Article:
The four reduction factors involved in calculating overtopping rate are
discussed further in the following subsections.
Reduction factor for influence of a berm
The presence of a berm in the nearshore profile can significantly reduce
runup and overtopping relative to a continuously sloped profile. The reduction
factor which accounts for the influence of a berm in the nearshore profile is
given by VJ as
γb = 1 - rB (1 - rdh )
rB = factor based on berm width
rdh = factor based on berm location relative to the still-water level (swl)
The factor γb is confined to the range 1.0 ≥ γb ≥ 0.6.
The factor based on berm width is given by
rB = 1 -
tan αeq = equivalent slope gradient to represent berm width effects
tan α = representative slope gradient without consideration of berm
Equivalent slope gradient is determined as the slope of a straight line between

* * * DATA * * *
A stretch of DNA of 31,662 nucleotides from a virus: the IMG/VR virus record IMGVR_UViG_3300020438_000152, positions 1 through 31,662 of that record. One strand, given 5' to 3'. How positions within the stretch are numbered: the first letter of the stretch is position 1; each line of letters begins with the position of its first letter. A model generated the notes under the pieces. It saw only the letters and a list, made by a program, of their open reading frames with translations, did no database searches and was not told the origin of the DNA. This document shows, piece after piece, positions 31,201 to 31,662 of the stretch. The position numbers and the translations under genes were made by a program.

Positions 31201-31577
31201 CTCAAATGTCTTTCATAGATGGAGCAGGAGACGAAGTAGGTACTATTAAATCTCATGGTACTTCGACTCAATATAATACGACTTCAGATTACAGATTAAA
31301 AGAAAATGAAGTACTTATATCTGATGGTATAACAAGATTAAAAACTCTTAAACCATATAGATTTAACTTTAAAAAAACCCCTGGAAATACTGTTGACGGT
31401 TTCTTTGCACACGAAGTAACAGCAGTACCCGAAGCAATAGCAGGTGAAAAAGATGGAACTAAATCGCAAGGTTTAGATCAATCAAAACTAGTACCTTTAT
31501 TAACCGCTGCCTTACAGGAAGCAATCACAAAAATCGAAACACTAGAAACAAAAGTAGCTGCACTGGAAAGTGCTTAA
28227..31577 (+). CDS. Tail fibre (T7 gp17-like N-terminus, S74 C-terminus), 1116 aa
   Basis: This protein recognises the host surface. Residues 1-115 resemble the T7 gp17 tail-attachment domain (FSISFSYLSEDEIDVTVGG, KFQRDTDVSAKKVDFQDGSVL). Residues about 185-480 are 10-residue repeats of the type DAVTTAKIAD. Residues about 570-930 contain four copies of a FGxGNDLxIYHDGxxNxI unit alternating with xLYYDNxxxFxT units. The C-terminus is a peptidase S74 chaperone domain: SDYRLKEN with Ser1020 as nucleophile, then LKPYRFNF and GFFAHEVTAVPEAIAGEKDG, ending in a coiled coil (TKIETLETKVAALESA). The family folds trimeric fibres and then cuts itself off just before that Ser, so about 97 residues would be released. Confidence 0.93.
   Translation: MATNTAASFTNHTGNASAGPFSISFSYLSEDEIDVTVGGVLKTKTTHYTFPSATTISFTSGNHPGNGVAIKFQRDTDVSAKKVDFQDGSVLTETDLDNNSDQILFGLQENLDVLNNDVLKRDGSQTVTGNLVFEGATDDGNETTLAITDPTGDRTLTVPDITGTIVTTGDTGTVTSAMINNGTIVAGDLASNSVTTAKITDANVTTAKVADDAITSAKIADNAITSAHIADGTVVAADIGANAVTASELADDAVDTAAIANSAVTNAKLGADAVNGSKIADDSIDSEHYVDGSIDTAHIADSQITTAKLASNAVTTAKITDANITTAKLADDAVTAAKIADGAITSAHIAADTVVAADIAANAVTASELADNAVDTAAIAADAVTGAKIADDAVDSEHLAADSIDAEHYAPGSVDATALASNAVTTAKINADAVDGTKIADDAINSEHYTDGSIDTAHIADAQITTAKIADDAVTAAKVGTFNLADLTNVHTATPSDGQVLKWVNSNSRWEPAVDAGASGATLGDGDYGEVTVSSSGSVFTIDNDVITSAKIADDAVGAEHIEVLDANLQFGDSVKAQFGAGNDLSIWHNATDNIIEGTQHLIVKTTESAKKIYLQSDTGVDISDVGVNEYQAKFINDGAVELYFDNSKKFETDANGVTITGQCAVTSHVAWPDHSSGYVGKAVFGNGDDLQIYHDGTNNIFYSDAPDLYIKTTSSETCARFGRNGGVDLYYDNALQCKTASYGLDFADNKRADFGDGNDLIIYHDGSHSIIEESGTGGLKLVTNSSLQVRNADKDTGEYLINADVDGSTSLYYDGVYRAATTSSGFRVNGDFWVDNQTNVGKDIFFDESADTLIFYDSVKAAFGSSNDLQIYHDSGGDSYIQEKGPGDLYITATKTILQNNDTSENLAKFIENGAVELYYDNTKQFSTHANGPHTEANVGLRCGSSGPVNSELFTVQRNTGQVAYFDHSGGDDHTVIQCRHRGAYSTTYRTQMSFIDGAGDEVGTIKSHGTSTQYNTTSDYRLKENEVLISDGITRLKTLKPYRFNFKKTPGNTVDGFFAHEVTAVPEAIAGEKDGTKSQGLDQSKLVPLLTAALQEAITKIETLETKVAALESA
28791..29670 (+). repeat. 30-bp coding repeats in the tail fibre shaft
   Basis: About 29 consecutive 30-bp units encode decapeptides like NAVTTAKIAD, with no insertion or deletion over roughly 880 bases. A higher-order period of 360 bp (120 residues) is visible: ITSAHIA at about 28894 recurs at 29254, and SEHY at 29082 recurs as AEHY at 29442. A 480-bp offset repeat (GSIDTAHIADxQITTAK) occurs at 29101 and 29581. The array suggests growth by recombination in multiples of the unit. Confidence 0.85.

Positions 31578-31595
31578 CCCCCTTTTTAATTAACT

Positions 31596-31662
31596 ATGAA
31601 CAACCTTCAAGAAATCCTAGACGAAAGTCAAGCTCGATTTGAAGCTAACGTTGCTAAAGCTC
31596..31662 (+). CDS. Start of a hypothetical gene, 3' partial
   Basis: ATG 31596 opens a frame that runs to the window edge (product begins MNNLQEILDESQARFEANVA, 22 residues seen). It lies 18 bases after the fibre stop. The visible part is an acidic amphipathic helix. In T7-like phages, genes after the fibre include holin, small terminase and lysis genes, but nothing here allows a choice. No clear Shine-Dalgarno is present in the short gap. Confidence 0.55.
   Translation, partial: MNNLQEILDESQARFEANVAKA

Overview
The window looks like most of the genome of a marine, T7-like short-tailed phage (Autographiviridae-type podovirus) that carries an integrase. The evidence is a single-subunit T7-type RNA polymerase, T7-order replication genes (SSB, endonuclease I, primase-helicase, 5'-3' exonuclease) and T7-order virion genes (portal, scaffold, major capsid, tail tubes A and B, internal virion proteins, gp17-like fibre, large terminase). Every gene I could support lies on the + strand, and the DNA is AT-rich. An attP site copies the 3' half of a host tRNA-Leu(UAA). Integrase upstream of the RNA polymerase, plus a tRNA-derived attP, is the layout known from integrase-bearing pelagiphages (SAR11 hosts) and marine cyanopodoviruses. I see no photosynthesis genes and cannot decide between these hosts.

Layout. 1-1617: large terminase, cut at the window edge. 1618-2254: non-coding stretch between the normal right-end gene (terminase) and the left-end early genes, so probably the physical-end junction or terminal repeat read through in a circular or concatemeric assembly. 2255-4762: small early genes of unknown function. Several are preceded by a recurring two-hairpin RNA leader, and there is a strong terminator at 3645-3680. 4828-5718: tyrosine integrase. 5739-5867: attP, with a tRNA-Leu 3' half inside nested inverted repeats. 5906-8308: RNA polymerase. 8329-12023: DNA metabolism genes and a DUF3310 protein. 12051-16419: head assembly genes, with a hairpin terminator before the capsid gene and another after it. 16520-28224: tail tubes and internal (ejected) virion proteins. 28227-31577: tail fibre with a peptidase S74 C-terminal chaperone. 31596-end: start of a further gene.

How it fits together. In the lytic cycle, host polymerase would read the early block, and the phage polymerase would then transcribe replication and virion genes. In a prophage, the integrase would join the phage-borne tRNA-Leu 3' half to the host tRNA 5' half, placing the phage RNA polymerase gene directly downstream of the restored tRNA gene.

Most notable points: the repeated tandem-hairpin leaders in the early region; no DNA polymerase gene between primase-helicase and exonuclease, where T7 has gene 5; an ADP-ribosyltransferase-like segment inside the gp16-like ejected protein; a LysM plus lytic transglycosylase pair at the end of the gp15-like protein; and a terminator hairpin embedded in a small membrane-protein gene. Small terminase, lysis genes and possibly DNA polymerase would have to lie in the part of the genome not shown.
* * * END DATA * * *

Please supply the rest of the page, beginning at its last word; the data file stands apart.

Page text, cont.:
two points on the nearshore profile: one point is at elevation Hs above the most
seaward point of the berm; the other point is at elevation Hs below the most
seaward point of the berm (Figure 8). Equivalent slope gradient is independent
of water level.
Representative slope gradient is determined by extending an imaginary line
up from the most seaward point of the berm (Figure 9). Slope of the imaginary
line is equal to the slope of the nearshore profile shoreward of the berm. Effec-
tively, the berm is removed from the nearshore profile. Representative slope
gradient is defined as the slope of a straight line between two points: one point
is at elevation Hs below the swl; the other point is at elevation Hs above the swl.
If the upper elevation is higher than that of the most seaward point on the berm,
then the upper point is taken on the imaginary line. This approach is based on the
consideration that the slope most influencing wave runup is that within one
significant wave height above and below the swl.